“I’m 70 and I think I deserve to travel free”, said grandmother Mary Humpleby.
The former sewing machinist was one of the loudest voices at the gathering of around 100 protestors fighting the loss of their free train travel – as well as reduced concessionary travel on buses and trams.
Elderly and disabled people waved banners which read ‘United we ride’, chanted slogans and songs as they vowed to continue their fight to the bitter end at Barnsley railway station.
Mary, of Barnsley, added: “I have worked all my life. I’ve never had anything for free apart from my travel pass and now they are trying to take it away.
“I am really angry, I wouldn’t be stood here doing this if I wasn’t.
“I’ve got a grandson who is going to read about the protest and probably think I am a bit daft.
“We shouldn’t have to be doing this, if only they had talked to us before.
“I didn’t get to know about the changes until I went into the ticket office the week before it all happened.
“I will come every week and we won’t stop.”
The ‘freedom ride’ protest has been growing in numbers since it began six weeks ago.
Yesterday was the first time campaigners were unable to board trains and ride while refusing to pay.
They were blocked from boarding a Meadowhall-bound service last week but changed platforms and rode to Penistone instead.
South Yorkshire Passenger Transport Executive stopped locally-funded concessionary rail travel and scaled back free weekday travel on buses and trams from April to save £629,000.
Transport chiefs said they are aware of the ‘inconvenience’ for people but cuts were ‘forcing such undesirable changes on our community’. Discussions had involved community groups and changes were delayed for as long as possible.
One freedom rider said the ‘inconvenience’ of cuts meant she now had to walk for an hour each day to take her child to school.
Disabled mum Jennifer Bush, of Gleadless, said the demonstration was a ‘peaceful and completely legal process’ rather than individuals ‘skipping fares’.
She added: “I am a disabled person and the mother of a disabled person, and I am one of many who cannot afford to take my children to school.
“I have to walk from where I live to my son’s nursery, I’m here because I can’t afford to pay the bus fare.”
A group from Sheffield managed to ride from the city’s railway station to Barnsley without paying, but a similar group from Doncaster did not make it.
The protest heard they were told the train would not move unless they paid for tickets and after 20 minutes without moving they alighted.
Now all hopes are pinned on a meeting at the South Yorkshire Transport Passenger Executive this afternoon, with campaigners hoping there could be a concession or resolution found.
Many have vowed to continue their battle if the outcome is not in their favour.
Fran Postlethwaite, of Barnsley Retirees Action Group, said: “They want us to go away, we are not going to go away.
“We will continue what we have been fighting for since April 1.”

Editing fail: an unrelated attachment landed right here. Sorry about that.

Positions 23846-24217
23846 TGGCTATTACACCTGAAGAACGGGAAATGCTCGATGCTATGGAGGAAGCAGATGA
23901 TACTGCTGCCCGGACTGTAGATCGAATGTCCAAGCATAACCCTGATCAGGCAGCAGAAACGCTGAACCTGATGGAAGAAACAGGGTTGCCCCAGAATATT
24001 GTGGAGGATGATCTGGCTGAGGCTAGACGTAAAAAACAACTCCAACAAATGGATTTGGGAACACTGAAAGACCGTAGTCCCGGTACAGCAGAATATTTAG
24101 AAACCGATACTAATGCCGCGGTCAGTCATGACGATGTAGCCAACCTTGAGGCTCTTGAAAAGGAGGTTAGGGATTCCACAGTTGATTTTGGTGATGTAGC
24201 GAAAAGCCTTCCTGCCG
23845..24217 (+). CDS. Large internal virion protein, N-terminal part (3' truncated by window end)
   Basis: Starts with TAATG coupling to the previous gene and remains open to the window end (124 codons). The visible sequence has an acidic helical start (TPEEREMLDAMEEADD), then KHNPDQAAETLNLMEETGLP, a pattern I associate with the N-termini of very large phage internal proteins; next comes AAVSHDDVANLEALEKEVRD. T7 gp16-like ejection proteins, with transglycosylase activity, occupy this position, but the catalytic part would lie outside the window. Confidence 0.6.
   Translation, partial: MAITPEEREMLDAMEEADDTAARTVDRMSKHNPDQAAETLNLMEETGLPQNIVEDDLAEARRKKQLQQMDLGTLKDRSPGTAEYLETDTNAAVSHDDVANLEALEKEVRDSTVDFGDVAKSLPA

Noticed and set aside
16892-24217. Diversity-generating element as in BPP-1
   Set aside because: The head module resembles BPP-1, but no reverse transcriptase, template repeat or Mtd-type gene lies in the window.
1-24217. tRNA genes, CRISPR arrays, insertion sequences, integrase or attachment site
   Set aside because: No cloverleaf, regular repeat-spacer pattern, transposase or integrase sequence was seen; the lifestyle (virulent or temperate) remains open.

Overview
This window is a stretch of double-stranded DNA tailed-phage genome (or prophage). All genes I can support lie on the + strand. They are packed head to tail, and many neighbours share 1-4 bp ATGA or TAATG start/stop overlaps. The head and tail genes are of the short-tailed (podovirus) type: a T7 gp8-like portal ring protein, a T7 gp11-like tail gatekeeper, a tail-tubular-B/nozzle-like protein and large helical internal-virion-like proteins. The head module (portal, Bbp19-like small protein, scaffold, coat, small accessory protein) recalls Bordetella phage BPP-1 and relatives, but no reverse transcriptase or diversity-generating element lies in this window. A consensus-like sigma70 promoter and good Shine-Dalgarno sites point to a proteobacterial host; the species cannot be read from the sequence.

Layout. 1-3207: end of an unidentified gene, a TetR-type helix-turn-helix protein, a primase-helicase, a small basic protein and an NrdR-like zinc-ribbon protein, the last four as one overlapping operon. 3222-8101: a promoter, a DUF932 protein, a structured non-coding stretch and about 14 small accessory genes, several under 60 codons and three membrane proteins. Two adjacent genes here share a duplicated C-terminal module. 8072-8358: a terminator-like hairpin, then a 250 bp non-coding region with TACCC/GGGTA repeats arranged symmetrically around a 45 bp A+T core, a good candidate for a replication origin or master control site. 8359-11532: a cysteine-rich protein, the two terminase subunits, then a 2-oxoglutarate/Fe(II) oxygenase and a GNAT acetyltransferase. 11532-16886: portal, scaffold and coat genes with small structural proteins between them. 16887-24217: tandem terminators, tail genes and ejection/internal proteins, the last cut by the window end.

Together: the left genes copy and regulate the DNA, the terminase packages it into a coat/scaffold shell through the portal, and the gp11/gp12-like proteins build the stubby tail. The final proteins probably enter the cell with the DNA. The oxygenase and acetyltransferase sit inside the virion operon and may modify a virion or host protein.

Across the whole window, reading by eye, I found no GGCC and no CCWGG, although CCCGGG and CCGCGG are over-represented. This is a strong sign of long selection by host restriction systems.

Union backs protesters in bid to save ‘lifeline’ for disabled and older people
Campaigners were presented with a £50 cheque towards their fight by a union.
Ray Jackson, national chairman of the retired members section of Aslef, also spoke to crowds who gathered outside Barnsley railway station yesterday.
He told The Star there were fears the changes to travel would set a precedent for other cuts.
Mr Jackson, of Sheffield, added: “If this continues unabated then in a year or 18 months you will start to hear of other hard-won concessions being taken away.
“And then they will be taken away from other people.
“It’s setting precedents.”
Messages of support from other unions, including the PCS, were also read out at the gathering.
Dave Gibson, of Barnsley Trades Council, told the crowds: “We have the right to free train travel, every elderly and disabled person across the country should have the same right.
“We are not going to stand back and let them take it – keep fighting.”
David Kirkham, from UK Uncut Sheffield, said the concessions were a ‘lifeline’ for disabled and older people.
Passengers urged to carry a valid ticket
Train operator Northern Rail said it was urging passengers to carry valid tickets to stop them getting into ‘trouble’.
The company, which is in charge of the day-to-day running of Barnsley station owned by Network Rail, would not comment on the cost of staffing yesterday’s protest.
A spokesman said: “We respect the right to a peaceful protest and can understand disappointment about the withdrawal of the concessionary travel previously funded by SYPTE.
“However, travelling on a train without paying for your journey is against the law.
“We don’t want to see anyone get into trouble so we are urging all passengers to ensure they are carrying a valid ticket for the journey they intend to make.”
British Transport Police confirmed it had sent four officers to the protest.
A spokesman added: “We were there to facilitate a peaceful protest. These are officers who had been on duty anyway.”